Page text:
This ensured that different organisations would compete with each other over “popular” tasks (persecuting Jews, for example), while trying to shift “unpopular” tasks (such as controlling the general population) onto each other. And frequently, they would have to appeal to Hitler personally to delegate tasks – guaranteeing the Führer's personal control over everyone and everything in the Reich.

In the first year-and-a-half of the Third Reich, the SA and the SS were vying for power and control. By the summer of 1934, the SA numbered some two-and-a-half million storm-troopers – bigger even than the Wehrmacht (the official German Army), which numbered slightly less than 2 million soldiers in its ranks. The SS was far smaller, at fewer than 100,000 men.

The SA was commanded by Ernst Röhm – a close political ally and personal friend of Hitler since 1920. The SS was commanded by Heinrich Himmler who would go on to become one of the chief architects of the Shoah. (He was arrested by the British immediately after the war, and committed suicide while in British custody on 23rd May 1945.)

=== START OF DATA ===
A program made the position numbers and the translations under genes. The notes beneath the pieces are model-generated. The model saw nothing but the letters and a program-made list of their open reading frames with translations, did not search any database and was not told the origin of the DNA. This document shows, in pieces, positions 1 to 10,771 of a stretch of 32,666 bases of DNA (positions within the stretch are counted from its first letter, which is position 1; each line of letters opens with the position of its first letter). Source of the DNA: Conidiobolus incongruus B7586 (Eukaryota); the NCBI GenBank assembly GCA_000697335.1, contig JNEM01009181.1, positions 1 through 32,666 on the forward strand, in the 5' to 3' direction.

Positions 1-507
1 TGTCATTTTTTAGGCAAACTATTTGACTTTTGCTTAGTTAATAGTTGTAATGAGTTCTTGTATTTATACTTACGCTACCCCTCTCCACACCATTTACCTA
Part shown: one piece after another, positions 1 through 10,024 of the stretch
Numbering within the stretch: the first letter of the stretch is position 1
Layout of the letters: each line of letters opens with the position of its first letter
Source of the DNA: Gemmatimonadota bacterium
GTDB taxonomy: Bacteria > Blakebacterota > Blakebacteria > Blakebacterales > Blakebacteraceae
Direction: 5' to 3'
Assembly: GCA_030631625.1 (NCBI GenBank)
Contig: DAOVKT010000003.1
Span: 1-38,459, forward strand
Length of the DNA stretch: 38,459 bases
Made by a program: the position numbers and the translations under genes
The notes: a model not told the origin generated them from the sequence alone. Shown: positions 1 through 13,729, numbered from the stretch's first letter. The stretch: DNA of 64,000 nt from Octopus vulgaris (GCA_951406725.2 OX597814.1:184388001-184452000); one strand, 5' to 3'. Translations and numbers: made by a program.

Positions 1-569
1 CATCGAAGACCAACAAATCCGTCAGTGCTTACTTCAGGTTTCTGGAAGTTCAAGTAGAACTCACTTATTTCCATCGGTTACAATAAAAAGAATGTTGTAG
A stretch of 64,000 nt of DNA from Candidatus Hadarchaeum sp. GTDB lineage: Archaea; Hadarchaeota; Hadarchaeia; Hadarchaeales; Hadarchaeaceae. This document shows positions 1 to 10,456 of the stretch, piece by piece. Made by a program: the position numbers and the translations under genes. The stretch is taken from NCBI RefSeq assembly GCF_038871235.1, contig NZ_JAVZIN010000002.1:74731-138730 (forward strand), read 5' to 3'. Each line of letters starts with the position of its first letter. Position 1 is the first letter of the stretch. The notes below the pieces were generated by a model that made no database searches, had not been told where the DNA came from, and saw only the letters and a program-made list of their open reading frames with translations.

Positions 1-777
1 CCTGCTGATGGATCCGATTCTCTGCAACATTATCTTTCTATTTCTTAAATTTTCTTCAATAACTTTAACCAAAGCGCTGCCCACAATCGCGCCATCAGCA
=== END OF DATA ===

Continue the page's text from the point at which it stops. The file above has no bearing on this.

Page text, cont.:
Though the SS was far smaller than the SA, it was a far more formidable force: the black-shirted troops of the SS were highly trained and highly disciplined, and were – to a man – thoroughly indoctrinated into Nazi ideology. The brown-shirted storm-troopers of the SA, by contrast, were for the most part street-brawlers. They were useful to the Nazi party because they were tough and aggressive, but they were still an ill-disciplined rabble.

Precisely for this reason, the Nazi hierarchy trusted the SS, and not the SA, with enforcing its ideology.

Röhm wanted his SA to become the foundation of a new Volksarmee (People's Army), and that this Volksarmee, the SA, the SS, and all veterans' groups be united under a single Ministry of Defence, with himself as its commander. Indeed he had presented this plan in a memorandum to the Cabinet in February 1934.

This plan deeply perturbed the officer class of the Wehrmacht – professional soldiers who had utter contempt for the undisciplined rabble that was the SA. Particularly as the SA was gaining a widespread reputation for corruption and debauchery, its storm-troopers, from Röhm down to the common rank-and-file, steeped in homosexual promiscuity.

A violent power-struggle was developing within the Nazi hierarchy: the SA, the SS, and the Army – the most powerful institutions in the state – all desperate for Hitler's favour. This was at a time when President Paul von Hindenburg was still nominally Head of State, but already in very feeble health: the 86-year-old former Field Marshal was to die of lung cancer just a few weeks later, on the 2nd August.